Canadian real estate owners might be in for a surprise, if they have a variable rate mortgage. Bank of Canada (BoC) numbers show the estimated variable mortgage rate increased by more than a fifth The rise in rates leaves Canadians paying more to their banks, and making less of a dent on that debt pile.
Variable Rate Mortgages
A variable rate mortgage is one where the interest rate is not fixed for the life of the mortgage. Instead of locking in a higher interest rate, a borrower can have their interest calculated monthly, based on the lender’s prime rate. This can either be a win or loss for the borrower, depending on the type they have.
A variable rate borrower pays a fixed sum monthly, but the amount paid towards the principal changes. If rates go down, you pay less interest, and more goes towards principal. This reduces your balance faster, potentially saving you a lot of cash. If your rate goes up, you pay more in interest, and less towards the principal. That potentially can cost you a lot more. Let’s see how that’s changed over the past year.
The Estimated Canadian Variable Rate Mortgage Is Up Over 22%
The cost of a variable rate mortgage has been going up across Canada. The BoC estimates the typical rate reached 2.72% on December 6, up about 2.25% from a month before. The rate is now over 22.52% higher than it was just one year ago. These seem like small numbers, but they have a substantial impact.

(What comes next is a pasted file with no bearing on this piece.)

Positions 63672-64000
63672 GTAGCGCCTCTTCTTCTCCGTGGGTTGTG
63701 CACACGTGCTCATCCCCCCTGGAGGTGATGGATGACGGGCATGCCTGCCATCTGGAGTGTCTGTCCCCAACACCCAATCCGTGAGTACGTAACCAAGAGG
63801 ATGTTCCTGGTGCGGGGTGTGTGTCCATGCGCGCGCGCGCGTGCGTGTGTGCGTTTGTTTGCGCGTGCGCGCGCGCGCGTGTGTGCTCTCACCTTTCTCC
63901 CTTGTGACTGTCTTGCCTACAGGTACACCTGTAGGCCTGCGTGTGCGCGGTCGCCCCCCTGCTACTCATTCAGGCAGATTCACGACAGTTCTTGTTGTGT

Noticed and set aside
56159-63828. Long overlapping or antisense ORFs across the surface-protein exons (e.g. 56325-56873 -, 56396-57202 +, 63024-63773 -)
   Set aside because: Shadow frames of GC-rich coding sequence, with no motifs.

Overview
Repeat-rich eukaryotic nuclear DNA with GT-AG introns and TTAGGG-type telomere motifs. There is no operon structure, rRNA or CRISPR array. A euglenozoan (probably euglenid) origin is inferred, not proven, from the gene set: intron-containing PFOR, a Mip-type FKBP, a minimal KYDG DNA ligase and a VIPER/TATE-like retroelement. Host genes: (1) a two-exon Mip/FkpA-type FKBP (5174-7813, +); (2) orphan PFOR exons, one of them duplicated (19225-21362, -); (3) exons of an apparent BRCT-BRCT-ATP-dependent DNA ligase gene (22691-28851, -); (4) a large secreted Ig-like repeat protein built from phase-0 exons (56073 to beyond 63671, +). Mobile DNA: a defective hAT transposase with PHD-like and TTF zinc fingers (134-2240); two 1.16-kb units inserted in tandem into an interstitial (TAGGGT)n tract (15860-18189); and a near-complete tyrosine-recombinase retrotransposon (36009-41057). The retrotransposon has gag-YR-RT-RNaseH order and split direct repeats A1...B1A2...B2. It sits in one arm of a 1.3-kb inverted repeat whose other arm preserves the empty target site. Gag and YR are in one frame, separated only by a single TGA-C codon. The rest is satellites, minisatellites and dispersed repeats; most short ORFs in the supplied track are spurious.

Canadian Estimated Variable Mortgage Rate
The estimated variable mortgage rate in Canada.
Source: Bank of Canada, Better Dwelling.
Paying More To Borrow The Same
That’s a little abstract, so let’s talk about the real world impact. A borrower at the estimated rate who borrowed last year, would see their interest payments rise 22.5% higher. If they continue to make the same payments, the amount paid to principal would fall by about 6.6%. At the end of their variable term, the bank finds themselves with more cash. The borrower finds themselves with less of a dent in their mortgage.
After falling for years, interest rates are finally starting to climb higher. Up until recently, variable rate mortgages were working in favor of borrowers. As rates were cut, these borrowers made higher than expected principal contributions. Now the opposite is happening. Variable rates are rising to cool record debt pile growth, but also making it more difficult to pay off the debt.
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